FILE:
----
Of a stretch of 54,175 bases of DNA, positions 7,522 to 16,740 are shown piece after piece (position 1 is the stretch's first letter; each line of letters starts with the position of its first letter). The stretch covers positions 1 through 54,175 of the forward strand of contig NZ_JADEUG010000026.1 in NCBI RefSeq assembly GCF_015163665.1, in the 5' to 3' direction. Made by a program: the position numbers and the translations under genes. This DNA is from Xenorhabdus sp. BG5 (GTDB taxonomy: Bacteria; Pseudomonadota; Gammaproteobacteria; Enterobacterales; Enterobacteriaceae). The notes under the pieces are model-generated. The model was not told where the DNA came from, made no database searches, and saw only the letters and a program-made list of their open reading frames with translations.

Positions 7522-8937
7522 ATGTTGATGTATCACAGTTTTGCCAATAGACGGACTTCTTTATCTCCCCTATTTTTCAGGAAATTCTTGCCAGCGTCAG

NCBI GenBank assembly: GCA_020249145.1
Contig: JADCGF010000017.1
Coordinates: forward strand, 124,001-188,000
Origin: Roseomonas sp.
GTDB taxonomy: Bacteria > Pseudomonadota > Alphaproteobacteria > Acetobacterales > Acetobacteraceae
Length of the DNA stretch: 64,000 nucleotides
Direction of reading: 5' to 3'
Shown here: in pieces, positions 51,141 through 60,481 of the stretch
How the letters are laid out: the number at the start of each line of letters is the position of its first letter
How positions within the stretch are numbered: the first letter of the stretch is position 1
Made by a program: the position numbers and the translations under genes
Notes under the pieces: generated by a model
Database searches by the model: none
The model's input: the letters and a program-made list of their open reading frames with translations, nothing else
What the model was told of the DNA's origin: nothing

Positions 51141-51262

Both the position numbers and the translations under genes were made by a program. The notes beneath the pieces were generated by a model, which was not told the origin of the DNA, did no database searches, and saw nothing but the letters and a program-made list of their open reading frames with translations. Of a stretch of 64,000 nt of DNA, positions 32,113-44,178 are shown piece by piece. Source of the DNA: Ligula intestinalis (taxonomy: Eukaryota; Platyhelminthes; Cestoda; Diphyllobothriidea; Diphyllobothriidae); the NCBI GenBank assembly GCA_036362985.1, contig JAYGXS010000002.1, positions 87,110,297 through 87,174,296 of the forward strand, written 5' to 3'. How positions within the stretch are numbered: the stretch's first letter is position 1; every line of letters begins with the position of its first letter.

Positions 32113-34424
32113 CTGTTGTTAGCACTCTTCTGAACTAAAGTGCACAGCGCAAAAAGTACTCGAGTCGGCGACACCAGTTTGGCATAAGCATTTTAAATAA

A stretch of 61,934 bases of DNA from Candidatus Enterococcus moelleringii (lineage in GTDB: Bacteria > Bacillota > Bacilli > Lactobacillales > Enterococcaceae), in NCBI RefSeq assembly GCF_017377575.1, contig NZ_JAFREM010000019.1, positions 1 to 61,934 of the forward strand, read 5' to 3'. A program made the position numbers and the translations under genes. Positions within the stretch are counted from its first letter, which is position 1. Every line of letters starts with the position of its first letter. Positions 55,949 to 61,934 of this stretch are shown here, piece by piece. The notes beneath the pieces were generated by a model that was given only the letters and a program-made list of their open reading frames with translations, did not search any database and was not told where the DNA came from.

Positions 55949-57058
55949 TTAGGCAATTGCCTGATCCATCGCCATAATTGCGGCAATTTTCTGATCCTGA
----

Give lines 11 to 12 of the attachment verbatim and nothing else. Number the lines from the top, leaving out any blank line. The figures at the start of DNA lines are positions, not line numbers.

Shown here: in pieces, positions 51,141 through 60,481 of the stretch
How the letters are laid out: the number at the start of each line of letters is the position of its first letter